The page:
5th: A clear sky to start the day with low-lying mist on the fields, and sea fog around some coasts and estuaries, that soon cleared in the morning sunshine. Pressure was 1035 mb, with high (1037 mb) Donegal Bay (Ireland), and the wind remained light and mostly S-SW'ly through the day. A few contrails forming cirrus drifting from the NE otherwise wall-to-wall sunshine, Valley reported {12h}, the most in the UK. During the afternoon a cool sea mist came into Red Wharf Bay but, at 351 ft (107 m), we remained mostly in sunshine. A few small cumulus clouds formed as a sea breeze front started to develop, but these soon dispersed. Some fog came rolling across the fields, and up the valley to the S of here, at 1840 GMT but it cleared by dusk. A clear night with dew, and ground frost, but there was mist by morning. [Rain 0.0 mm; Max 16.6C; Min 3.9C; Grass ]
    A clear late afternoon on Anglesey. Sea fog in Irish Sea with stratiform cloud over England. NOAA 12 image at 1611 GMT on 6 April 2003. 6th: Early fog was clearing by 07 GMT and it was sunny by 09 GMT. Heavy dew plus, some fog deposition, on the grass amounting to 0.26 mm. Pressure was 1032 mb with high 1035 mb now in the Norwegian Sea. Frontal cloud was along the E coast of England but here it was sunny. Some cumulus to the S and cirrostratus to the NE, with contrails overhead. The morning was sunny but haze restricted visibility to poor. Much cloudier around noon then a return to clear hazy sunshine by 15 GMT. The sky was still clear at 21 GMT but soon became overcast. [Rain 0.0 mm; Max 14.1C; Min 3.8C; Grass -1.0C]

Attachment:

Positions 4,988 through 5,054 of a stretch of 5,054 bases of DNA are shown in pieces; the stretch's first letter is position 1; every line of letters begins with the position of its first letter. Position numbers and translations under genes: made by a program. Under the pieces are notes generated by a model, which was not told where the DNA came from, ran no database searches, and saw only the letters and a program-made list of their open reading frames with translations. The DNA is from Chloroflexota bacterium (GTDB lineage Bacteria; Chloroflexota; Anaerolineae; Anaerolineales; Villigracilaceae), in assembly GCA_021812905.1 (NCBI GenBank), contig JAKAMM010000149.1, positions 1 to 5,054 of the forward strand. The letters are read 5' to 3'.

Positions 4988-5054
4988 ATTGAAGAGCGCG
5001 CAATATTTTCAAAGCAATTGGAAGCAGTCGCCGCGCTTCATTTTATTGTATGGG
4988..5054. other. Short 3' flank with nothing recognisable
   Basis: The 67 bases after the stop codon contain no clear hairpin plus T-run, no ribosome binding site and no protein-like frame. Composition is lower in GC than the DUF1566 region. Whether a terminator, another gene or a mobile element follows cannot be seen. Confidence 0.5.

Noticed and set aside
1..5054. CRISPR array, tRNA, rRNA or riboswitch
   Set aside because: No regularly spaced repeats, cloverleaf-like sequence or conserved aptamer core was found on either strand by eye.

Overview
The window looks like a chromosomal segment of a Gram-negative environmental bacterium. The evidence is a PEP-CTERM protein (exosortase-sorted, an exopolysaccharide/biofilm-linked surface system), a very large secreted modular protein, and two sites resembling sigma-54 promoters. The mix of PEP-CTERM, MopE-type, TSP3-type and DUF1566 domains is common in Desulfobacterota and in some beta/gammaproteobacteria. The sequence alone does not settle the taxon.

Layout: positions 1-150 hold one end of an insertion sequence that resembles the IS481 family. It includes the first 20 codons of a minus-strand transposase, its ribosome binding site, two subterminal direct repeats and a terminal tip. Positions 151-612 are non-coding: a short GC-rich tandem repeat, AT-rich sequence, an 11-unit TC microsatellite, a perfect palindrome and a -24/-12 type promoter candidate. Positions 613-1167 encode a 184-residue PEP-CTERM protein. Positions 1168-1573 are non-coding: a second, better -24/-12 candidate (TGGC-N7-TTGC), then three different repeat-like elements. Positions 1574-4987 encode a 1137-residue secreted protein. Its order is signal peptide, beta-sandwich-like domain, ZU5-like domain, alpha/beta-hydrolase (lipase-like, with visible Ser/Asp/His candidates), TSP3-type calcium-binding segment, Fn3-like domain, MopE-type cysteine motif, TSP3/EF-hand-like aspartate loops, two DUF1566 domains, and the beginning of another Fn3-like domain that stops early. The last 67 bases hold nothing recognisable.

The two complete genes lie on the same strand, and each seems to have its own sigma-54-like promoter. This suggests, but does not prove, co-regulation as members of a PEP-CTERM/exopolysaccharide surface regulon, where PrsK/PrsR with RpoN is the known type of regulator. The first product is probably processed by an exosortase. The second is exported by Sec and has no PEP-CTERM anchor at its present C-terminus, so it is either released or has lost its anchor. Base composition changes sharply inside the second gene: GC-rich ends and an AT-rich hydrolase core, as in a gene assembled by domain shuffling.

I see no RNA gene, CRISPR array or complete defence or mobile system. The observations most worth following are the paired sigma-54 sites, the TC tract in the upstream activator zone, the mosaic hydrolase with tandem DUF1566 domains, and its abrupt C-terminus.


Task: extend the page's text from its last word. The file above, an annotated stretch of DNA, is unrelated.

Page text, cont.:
Unlucky North Wales and S Scotland covered with low cloud all day! Mostly clear and sunny elsewhere. Note frontal vortex W of Ireland. NOAA 16 image at 1337 GMT on 7 April 2003. 7th: A dull and murky start to the day with very poor visibility. Pressure 1027 mb was still high but there was a lot of low cloud and sea fog to the W. High (1036 mb) was lying SE England to N Sweden with a small frontal low W of Ireland. There was a cool breeze from the N with a falling temperature of 7.5C at 0900 GMT. The day remained disappointingly murky and sunless with a maximum temperature of only 8.7C, elsewhere it was mostly sunny except around Glasgow, Edinburgh and Dundee. At dusk the sky began to clear and was totally clear and calm at 21 GMT. [Rain 0.0 mm; Max 8.7C; Min 5.9C; Grass 2.8C]
    8th: Moderate dew (0.18 mm) and ground frost (-2.7C) had whitened the grass but was soon melting in the sunshine. Inland there had been airfrost but not so here with the minimum 1.1C that would not damage hardened plants. Pressure almost unchanged on 1026 mb with high (1029 mb) S North Sea. The small developing low W of Ireland would move nearer to Shannon during the day. The day was cloudless and sunny with good visibility restricted only by moderate pollution smoke on all horizons. After a peach coloured sunset the night was clear at first with dew and ground frost. [Rain 0.0 mm; Max 11.5C; Min 1.1C; Grass -2.7C]